• has 2 supplementary bristles on each lateral pronotal lobe
        The shoulder bristle of liposcelis fusciceps.
    • All prosternal bristles anterior to middle of prosternum
      Prosternal bristles anterior to middle of prosternum.
    • 8 ommatidia
      Eight ommatidia of Liposcelis fusciceps.
    • Areoles of vertex
      • are medium brown with a reddish tinge (the color of the head)
      • most of the areoles of vertex bearing moderately sized nodules
      • postero-central areoles bear fine granulations
        Areoles of vertex of Liposcelis fusciceps.
    • Meso-metathoracic and abdominal terga sculpture are uniformly covered with compact nodules that do not form areoles
      Meso-metathoracic and abdominal terga sculpture.
  • Liposcelis paeta Pearman (section II, Group D)
    Liposcelis paeta.
    • Abdominal terga 3-4 with a posterior membranous band
    • Color white to pale yellow; head and thorax darker than abdomen
    • The shoulder bristle is small and inconspicuous
      The shoulder bristle of liposcelis paeta.
    • Has a lateral pair of prosternal bristles located posterior to the middle of prosternum
      Prosternal bristles located posterior to the middle of prosternum.
    • 3 ommatidia
      Three ommatidia.
    • Areoles of vertex
      • are arched forward bearing small nodules
      • the nodules are continuous along anterior margins of most areoles
      • separated by thin clear lines
        Areoles of vertex.
    • Abdominal areoles
      • transversely oriented
      • bear small nodules in one to three rows
      • separated by lines of minute nodules or granules
        Abdominal areoles.
  • Liposcelis bostrychophila Badonnel (section II, Group D)
    Liposcelis bostrychophila.
    • Abdominal terga 3-4 with a posterior membranous band
    • Sclerotized areas of body pale to medium brown; head and thorax darker than abdomen
    • The shoulder bristle (S1) is short and not much longer than other setae of edge of lateral lobe of pronotum
      The shoulder bristle of liposcelis bostrychophila.
    • Has a lateral pair of prosternal bristles located posterior to the middle of prosternum
      Prosternal bristles located posterior to the middle of prosternum.
    • 7 ommatidia
      Seven ommatidia.
    • Areoles of vertex
      • are arched forward
      • separated by narrow lines of thin cuticle
      • have relatively large nodules
        Areoles of vertex.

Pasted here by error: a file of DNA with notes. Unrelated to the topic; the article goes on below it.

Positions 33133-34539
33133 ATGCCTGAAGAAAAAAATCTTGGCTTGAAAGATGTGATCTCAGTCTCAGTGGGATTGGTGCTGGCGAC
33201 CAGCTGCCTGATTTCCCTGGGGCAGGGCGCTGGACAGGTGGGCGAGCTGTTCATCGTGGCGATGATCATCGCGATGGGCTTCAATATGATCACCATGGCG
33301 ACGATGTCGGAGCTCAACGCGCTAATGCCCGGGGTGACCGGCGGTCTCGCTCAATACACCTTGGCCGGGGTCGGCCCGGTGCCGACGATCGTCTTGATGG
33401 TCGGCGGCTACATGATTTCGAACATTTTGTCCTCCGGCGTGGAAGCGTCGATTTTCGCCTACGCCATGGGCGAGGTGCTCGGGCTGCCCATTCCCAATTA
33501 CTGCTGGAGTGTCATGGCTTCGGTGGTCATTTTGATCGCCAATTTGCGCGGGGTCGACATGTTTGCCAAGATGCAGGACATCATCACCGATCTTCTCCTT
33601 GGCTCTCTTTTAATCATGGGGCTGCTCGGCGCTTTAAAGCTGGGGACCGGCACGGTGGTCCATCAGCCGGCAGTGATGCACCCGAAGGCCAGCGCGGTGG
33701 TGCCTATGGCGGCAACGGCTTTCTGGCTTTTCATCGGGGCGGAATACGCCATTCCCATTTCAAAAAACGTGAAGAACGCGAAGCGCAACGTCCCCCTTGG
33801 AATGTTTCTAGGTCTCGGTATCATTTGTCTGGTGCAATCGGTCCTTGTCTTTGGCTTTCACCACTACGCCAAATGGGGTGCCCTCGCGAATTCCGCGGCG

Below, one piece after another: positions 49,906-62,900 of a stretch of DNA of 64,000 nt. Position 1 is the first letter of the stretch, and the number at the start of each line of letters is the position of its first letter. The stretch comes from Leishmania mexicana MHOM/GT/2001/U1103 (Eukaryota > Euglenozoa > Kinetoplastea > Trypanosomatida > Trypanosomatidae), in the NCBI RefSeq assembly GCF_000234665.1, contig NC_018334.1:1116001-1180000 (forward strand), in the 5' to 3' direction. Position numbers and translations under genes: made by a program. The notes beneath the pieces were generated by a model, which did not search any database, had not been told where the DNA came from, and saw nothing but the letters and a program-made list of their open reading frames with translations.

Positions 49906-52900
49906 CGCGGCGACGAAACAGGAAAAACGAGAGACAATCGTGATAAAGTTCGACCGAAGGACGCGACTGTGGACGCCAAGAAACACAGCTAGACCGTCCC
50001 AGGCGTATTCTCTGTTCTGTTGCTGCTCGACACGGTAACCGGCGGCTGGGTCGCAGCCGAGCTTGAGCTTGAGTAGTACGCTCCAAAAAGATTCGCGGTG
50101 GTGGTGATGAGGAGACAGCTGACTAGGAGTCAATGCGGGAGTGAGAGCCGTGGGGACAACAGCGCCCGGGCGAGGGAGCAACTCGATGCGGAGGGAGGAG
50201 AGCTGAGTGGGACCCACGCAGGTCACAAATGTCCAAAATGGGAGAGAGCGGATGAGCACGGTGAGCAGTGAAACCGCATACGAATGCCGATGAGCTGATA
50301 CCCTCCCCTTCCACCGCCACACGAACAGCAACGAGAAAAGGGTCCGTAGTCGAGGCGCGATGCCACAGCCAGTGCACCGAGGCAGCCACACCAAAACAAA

• Abdominal areoles are similar to areoles of the vertex except they are more transversely oriented
      Abdominal areoles.
  • Liposcelis corrodens Heymons (Section II, Group D)
    Liposcelis corrodens.
    • Abdominal terga 3-4 with a posterior membranous band
    • Sclerotized areas grayish brown; antennae and palpi paler
    • The shoulder bristle (S1) is relatively long, 1.5 to 2 times the length of other setae on lateral lobe of pronotum
      The shoulder bristle of liposcelis corrodens.
    • Has a lateral pair of prosternal bristles located posterior to the middle of prosternum
      Prosternal bristles located posterior to the middle of prosternum.
    • 7 ommatidia
      Seven ommatidia.
    • Areoles of vertex
      • arched forward
      • separated by depressed lines
      • have small nodules
        Areoles of vertex.
    • Abdominal areoles
      • separated by depressed lines
      • have one to three rows of small nodules
        Abdominal areoles.

 

Lepinotus reticulatus

  • Lepinotus reticulatus Enderlein (Psocoptera: Trogiidae)
    Lepinotus reticulatus Enderlein.
  • Reticulated winglet
    Reticulated winglet.

Psocids belonging to the families Liposcelididae and Trogiidae are responsible for most of the psocid-related problems associated with stored products in the U.S. Lepinotus reticulatus belongs to family Trogiidae, whereas psocids of genus Liposcelis belong to the family Liposcelididae. L. reticulatus goes through four nymphal stages during its development from egg to adult; at 32.5°C (90.5°F) development is completed in 23 days (Opit et al. 2008a). L. reticulatus does not survive at relative humidities of 55% or less (Opit et al. 2008a). On oats, L. reticulatus population can increase 35-fold in a month, and on rice, barley, milo, and wheat it can increase 27-fold (Opit et al. 2008b).

 

Literature Cited

  • Opit, G.P. and J.E. Throne. 2008a. Population growth and development of the psocid Lepinotus reticulatus at constant temperatures and relative humidities. Journal of Economic Entomology 101: 605-615.
  • Opit, G.P. and J.E. Throne. 2008b. Effects of diet on population growth of the psocids Lepinotus reticulatus and Liposcelis entomophila. Journal of Economic Entomology 101: 616-622.